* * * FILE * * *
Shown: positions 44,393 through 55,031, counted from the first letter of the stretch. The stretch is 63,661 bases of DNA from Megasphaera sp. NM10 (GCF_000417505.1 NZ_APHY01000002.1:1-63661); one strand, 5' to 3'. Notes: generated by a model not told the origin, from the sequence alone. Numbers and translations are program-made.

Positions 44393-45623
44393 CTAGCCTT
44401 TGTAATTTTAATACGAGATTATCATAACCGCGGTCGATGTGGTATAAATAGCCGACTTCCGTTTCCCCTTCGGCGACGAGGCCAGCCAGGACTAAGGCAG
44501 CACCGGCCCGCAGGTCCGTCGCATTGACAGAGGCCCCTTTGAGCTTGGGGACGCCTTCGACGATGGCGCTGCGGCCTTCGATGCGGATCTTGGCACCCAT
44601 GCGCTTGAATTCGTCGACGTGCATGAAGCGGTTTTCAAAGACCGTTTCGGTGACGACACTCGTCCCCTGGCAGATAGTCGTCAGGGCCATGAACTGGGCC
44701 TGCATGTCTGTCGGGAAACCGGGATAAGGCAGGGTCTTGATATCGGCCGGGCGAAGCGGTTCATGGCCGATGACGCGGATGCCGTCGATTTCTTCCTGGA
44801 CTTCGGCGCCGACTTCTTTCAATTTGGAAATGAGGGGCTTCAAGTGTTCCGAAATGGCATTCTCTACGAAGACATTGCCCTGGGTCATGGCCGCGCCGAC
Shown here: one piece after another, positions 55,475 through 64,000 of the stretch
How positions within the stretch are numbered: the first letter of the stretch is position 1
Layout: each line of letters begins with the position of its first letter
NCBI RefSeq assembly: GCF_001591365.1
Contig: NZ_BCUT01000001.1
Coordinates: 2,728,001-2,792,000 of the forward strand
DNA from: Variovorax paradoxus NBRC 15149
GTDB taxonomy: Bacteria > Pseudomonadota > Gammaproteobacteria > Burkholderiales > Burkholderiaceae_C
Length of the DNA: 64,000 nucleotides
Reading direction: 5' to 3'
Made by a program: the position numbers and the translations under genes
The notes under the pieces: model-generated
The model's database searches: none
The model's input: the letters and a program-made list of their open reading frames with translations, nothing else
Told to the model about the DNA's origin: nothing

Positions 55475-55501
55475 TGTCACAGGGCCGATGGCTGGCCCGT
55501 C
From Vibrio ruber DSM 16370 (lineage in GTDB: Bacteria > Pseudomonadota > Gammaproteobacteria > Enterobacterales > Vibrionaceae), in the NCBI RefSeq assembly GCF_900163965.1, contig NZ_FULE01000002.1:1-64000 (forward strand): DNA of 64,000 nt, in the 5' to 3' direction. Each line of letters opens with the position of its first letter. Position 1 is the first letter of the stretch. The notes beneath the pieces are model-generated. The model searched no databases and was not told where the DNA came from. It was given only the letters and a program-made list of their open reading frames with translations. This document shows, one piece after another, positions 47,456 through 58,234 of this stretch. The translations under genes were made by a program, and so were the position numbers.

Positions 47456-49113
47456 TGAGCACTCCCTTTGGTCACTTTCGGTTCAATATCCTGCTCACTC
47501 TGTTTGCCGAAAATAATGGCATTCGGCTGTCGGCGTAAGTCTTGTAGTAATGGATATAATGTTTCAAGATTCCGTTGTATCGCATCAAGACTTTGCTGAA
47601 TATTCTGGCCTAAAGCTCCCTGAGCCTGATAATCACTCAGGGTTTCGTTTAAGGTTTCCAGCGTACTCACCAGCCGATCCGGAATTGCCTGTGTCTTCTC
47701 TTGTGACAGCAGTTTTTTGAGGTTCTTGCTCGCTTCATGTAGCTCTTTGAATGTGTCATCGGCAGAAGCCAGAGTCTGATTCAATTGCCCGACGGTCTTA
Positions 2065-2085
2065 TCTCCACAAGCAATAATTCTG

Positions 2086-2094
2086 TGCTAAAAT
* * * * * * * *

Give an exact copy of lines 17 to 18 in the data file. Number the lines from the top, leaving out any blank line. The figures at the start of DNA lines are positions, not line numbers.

Length of the DNA: 64,000 nucleotides
Reading direction: 5' to 3'